Welcome to another edition of The Friday Frag. Last week I left everyone with the question regarding how many Captains there should be on a team. The answer to this should always be 1. The reasoning behind this is simple, when you have too many people making decisions, problems will arise. If the work load gets to be too much for one person, the Team Captain should look into bringing on a Co-Captain. The Co-Captain will take his direction from the Team Captain, and will eliminate any confusion you may come across from two different, but equal points of view.

Recruiting paintball team members

Recruiting paintball team members is critical for new teams

Now the topic of recruitment is something that is different with every team in how they go about doing it. What may work for one team may not work for another and vice versa. What I am going to write about should not be taken as the end all-be all guide to it. I will give you some suggestions from the different methods I have utilized or have seen other teams utilize when it came to bolstering their roster of players. There are some basic factors that should never vary when it comes to recruiting however.

These basic factors can be summed up with who/what/where/when and why are you recruiting? Regardless if you are a milsim or hybrid team, you should have all of these questions answered before you start looking to recruit players to your roster. Let’s brake down the 5 W’s of recruiting:

Who – Who are you recruiting? Are they like minded players that will fit the team’s format?

What – What type of players are you recruiting? Are they experienced or still doe-eyed at game on?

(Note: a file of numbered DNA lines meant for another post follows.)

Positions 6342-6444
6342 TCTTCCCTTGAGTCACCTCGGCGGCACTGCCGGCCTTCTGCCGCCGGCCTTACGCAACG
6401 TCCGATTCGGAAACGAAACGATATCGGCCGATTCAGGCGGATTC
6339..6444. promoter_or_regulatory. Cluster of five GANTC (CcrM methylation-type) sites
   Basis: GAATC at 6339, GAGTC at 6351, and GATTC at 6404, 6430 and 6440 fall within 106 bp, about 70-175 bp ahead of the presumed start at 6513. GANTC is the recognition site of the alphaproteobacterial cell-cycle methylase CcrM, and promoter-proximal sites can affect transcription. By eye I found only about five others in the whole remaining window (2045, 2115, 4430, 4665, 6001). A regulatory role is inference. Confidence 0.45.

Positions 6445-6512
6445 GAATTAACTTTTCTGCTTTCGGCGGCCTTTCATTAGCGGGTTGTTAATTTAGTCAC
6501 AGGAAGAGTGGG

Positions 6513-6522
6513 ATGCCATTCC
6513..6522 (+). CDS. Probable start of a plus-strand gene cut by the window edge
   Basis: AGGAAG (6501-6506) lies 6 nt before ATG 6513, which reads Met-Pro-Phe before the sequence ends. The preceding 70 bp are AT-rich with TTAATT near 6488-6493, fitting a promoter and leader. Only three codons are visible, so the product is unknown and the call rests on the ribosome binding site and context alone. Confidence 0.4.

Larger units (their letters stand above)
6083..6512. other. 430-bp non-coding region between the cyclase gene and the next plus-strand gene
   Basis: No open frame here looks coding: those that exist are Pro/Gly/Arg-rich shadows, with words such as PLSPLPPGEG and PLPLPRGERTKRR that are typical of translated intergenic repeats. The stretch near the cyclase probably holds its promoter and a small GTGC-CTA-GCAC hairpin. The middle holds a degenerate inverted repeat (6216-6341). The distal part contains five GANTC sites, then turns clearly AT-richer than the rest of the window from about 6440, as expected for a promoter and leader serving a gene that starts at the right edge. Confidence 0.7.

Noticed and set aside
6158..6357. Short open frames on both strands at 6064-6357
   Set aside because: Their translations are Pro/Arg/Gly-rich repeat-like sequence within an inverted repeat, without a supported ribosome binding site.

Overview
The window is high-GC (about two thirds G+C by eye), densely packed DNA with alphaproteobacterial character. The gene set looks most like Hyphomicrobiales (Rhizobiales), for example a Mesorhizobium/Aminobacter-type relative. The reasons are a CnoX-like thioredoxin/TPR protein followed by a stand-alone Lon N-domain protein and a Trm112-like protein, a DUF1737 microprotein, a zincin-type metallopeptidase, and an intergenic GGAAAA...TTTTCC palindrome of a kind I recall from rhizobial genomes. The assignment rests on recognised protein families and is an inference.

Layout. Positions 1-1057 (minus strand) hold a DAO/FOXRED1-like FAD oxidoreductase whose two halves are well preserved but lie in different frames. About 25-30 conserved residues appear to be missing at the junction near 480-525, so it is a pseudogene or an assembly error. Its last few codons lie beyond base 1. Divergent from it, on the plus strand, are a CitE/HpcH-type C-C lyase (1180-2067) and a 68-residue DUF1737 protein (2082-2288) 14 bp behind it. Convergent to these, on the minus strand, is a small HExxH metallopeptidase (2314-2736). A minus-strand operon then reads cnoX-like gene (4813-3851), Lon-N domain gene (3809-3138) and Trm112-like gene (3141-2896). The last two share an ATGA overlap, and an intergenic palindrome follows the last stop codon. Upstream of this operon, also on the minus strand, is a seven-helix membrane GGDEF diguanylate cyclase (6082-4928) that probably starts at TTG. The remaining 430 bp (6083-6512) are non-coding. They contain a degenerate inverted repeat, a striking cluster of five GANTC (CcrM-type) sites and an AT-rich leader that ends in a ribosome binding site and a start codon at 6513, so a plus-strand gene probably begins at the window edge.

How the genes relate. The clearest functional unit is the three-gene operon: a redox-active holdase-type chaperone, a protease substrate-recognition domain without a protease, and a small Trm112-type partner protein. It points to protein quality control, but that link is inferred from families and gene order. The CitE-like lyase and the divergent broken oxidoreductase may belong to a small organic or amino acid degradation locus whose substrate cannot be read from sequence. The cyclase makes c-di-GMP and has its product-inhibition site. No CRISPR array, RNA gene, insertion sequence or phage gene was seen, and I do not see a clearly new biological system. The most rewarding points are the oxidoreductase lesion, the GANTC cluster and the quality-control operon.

Where – Where are you recruiting from? Are you posting flyers at local fields or are you posting adds online?

When – When are you starting to recruit?

Why – Why are you recruiting?

Seems simple doesn’t it? However, you would be surprised at how many teams will recruit any person that shows interest and not put any thought into who they are recruiting. Those teams do not last long, as their loose recruitment policy increases the likelihood of the team bringing on a scumbag or cheater. (I consider both to be one in the same.) The teams that have survived the 2-3 year mark are the ones that have a strict recruitment policy in place that insures the longevity of their team.

To combat this, some teams post strict guidelines of what they are looking for. This can be simple as owning your own gear and having a job, to requiring you to purchase the brand of marker that the team has a sponsorship. Another method I have seen is for teams to hold try outs at their local home field. The purpose of these try outs, is for the team to evaluate the player on and off the field and see how they mesh with the team. For some teams it may be a day of rec play, but for others, they make ask you to come to 4-5 games before they make their decision.

One method I have seen teams employ is the quantity to get quality method. What these teams will do, is ask 10 people to come out and play a few games, and slowly but surely, they will start to weed themselves out, so out of the initial 10 players, you may get only 2 or 3 quality players. While similar to that of the try out method, it allows the player to interact more with the team off the field and away from the field.

In closing, I can not stress enough that the new recruits need to feel welcomed to the team. No one wants to join a group to become instantly an outsider. Take it slow when you look for players, there is no reward for showing up to an event with 100 players, especially if they all suck!

This weeks question is: Which of the 5 W’s do you feel is the most important?

Next week we will be discussing the issue of attending the team’s first event.

Until next time,

 

Josh Foote

 

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